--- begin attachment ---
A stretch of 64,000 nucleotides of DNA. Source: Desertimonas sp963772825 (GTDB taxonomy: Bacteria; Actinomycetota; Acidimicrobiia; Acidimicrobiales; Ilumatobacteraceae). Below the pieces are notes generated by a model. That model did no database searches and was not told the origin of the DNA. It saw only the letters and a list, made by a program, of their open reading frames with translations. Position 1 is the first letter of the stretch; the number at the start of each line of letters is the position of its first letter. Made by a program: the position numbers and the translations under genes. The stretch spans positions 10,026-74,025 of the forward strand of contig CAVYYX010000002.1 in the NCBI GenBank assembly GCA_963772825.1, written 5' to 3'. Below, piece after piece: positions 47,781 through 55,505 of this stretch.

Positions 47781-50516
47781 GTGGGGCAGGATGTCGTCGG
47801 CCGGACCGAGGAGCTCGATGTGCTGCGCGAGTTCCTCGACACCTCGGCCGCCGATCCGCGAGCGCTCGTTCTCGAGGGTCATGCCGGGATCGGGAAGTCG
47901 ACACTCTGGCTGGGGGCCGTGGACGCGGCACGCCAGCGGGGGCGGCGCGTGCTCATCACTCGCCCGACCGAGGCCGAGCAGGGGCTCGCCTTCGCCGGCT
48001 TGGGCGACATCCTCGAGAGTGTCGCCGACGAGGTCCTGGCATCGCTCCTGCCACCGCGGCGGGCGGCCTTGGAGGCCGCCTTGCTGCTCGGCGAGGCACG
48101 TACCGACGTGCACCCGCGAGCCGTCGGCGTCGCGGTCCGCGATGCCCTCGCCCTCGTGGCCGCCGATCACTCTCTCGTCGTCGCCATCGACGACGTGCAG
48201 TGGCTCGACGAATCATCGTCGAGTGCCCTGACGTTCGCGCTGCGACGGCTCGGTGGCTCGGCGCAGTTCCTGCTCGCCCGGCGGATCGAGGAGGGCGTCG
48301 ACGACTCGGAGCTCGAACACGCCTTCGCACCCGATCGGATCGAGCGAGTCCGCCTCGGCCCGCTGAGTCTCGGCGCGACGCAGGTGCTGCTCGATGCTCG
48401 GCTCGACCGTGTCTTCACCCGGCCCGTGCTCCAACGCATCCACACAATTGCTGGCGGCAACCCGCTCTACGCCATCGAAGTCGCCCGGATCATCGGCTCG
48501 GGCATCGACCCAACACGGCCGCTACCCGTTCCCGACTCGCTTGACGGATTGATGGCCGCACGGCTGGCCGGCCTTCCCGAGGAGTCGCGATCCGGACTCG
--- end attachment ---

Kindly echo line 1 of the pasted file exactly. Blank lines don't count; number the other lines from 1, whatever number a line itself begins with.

A stretch of 64,000 nucleotides of DNA. Source: Desertimonas sp963772825 (GTDB taxonomy: Bacteria; Actinomycetota; Acidimicrobiia; Acidimicrobiales; Ilumatobacteraceae). Below the pieces are notes generated by a model. That model did no database searches and was not told the origin of the DNA. It saw only the letters and a list, made by a program, of their open reading frames with translations. Position 1 is the first letter of the stretch; the number at the start of each line of letters is the position of its first letter. Made by a program: the position numbers and the translations under genes. The stretch spans positions 10,026-74,025 of the forward strand of contig CAVYYX010000002.1 in the NCBI GenBank assembly GCA_963772825.1, written 5' to 3'. Below, piece after piece: positions 47,781 through 55,505 of this stretch.